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Phishing Scam Blog (1)

As technology continues to advance, identity thieves are also becoming more clever. Scammers are constantly developing new, nearly undetected, tactics to trick their targets.  The most common way consumers are defrauded online is through phishing.  The Federal Bureau of Investigation’s Internet Crime Complaint Center recorded over twice as many incidents of phishing than any other type of cyber-crime in 2020.

What is phishing?

Phishing is when a scammer sends a fraudulent email pretending to be a legitimate entity in an attempt to access the recipient’s personal identifying information.  Once a fraudster obtains these private details, which can be anything from account passwords to Social Security numbers or credit card information, he or she will try various methods to access online accounts and finances.

The most common phishing attack happens via email, but there are different techniques scammers may use depending on their target. Some phishing efforts can occur by phone calls or text messages, these types of scams are called vishing (voice phishing), or smishing (SMS phishing).  The term “whaling” is used when the target of a phishing campaign is an organization’s president or senior executive. No matter what the type of phishing, the main goal of this type of fraud is always to convince an individual to provide sensitive information that will later be used illegally.

How to spot a phishing scam:

The most successful phishing emails are carefully constructed to look identical to messages received by well-known companies or senders. These messages are often difficult to distinguish from real emails. Keep an eye out for these red flags when scanning your inbox for phishing scams:

  • Attractive, “To-Good-To-Be-True” Offers: If an email is promising you something too good to be true, it probably is. These attractive offers are designed to immediately grab your attention and detract from other details within the message. If you are offered a large sum of money, a new phone, vacation, car, or other prizes, verify the sender or just ignore the message.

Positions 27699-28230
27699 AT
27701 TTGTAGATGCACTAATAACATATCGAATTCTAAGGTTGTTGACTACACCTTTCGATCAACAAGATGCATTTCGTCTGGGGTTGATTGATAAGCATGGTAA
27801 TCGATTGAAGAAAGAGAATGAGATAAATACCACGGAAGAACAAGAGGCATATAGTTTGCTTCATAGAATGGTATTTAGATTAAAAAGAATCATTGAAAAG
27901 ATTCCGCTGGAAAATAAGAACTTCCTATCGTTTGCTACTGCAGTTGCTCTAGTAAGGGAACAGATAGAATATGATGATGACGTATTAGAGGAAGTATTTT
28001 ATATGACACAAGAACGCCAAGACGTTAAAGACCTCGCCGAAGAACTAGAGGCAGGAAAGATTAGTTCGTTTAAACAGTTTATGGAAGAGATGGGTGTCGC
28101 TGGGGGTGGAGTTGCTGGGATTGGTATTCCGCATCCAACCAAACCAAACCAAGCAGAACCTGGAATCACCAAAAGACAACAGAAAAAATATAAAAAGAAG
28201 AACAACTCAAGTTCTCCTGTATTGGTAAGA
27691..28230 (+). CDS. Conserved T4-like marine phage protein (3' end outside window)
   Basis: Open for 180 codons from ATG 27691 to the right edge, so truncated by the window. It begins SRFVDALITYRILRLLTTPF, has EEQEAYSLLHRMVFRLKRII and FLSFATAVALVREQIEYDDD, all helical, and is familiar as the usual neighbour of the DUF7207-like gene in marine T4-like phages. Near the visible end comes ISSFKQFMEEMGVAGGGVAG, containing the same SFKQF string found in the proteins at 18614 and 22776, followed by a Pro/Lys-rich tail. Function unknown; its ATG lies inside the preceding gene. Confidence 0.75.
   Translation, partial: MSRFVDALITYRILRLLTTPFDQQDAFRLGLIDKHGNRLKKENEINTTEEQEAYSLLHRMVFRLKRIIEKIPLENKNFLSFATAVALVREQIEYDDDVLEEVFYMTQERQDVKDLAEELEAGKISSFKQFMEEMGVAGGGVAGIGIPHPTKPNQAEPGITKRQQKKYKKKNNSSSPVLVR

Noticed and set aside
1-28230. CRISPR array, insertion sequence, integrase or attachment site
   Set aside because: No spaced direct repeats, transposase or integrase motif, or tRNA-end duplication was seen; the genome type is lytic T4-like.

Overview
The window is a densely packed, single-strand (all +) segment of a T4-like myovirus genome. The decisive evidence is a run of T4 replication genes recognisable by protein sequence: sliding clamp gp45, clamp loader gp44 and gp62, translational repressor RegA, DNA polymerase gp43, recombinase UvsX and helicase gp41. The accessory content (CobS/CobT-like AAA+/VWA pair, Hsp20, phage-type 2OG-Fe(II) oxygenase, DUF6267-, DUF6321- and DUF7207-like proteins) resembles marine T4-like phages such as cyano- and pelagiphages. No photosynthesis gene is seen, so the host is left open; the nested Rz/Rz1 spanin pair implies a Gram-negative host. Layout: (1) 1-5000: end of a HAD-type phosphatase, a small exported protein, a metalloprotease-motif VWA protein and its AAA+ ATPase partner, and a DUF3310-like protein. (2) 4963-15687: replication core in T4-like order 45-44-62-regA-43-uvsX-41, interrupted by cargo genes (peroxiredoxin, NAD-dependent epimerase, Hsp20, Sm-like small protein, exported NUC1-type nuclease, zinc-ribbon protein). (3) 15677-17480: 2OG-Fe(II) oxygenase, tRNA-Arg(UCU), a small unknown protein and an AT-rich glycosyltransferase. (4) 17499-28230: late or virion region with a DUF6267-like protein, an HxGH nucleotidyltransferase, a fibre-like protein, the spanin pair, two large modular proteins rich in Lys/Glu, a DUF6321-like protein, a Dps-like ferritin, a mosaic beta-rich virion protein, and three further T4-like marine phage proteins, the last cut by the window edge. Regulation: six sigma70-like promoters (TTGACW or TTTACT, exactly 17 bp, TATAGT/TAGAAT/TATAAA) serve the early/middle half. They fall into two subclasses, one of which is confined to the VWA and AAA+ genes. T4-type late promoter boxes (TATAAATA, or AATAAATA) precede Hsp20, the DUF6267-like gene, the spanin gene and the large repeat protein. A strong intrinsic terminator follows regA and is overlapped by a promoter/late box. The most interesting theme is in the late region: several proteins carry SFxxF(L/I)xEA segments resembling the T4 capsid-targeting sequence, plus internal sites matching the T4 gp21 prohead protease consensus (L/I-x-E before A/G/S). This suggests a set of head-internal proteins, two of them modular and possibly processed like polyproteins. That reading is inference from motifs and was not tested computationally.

• False Sense of Urgency: If an email demands that you act quickly, or presents a limited-time opportunity that failure to claim will result in a severe, negative action, take your time to read and understand the message. A reputable organization, including government entities, will not contact you via email threatening a consequence if you do not comply with the message guidelines.  Call the sender’s business directly to discuss the email message using a verifiable phone number, never reply to these emails or use the contact information within the message.
  • Fake Hyperlinks: If an email looks suspicious, ensure that any websites or links provided are going to a safe website. Or skip slicking on email links completely and visit the entity’s website you are familiar with. A common tactic used by phishing scammers is link manipulation where a malicious hyperlink is inserted to look like it belongs to the organization sending the email. Often these fake URLs will be misspelled to deceive you. Other times, the fake link will be disguised as a text box, asking you to “Click Here.” Make sure to hover over the text box to view the actual web address.
  • Corrupt Attachments: If you received an attachment from a questionable email, do not open it without first confirming the documents with the sender. Similar to hyperlinks, attachments in phishing emails usually contain malicious viruses or ransomware.

Avoid phishing scams:

While scam tactics and technology are always updating, there are some simple proactive steps you can take to stay safe from phishing.  Consider these steps to help you spot phishing attempts:

  • Add spam filters to your email.
  • Never email personal or financial information without proper security protocols.
  • Do not respond to messages seeking personal information via email.
  • Call the sender directly to verify if a message you received is legitimate.
  • Check that the website you are visiting is secure. Look for a lock icon or an address that begins with “https:” indicating that the site is secure.

If you have reason to believe you are involved in a phishing scam, the Office of Consumer Affairs and Business Regulation (OCABR) has resources to help victims of identity theft.  For more information or resources related to scams and identity theft, you may contact the OCABR Consumer Hotline at 617-973-8787, Monday through Friday between the hours of 9:00 am and 4:30 pm.

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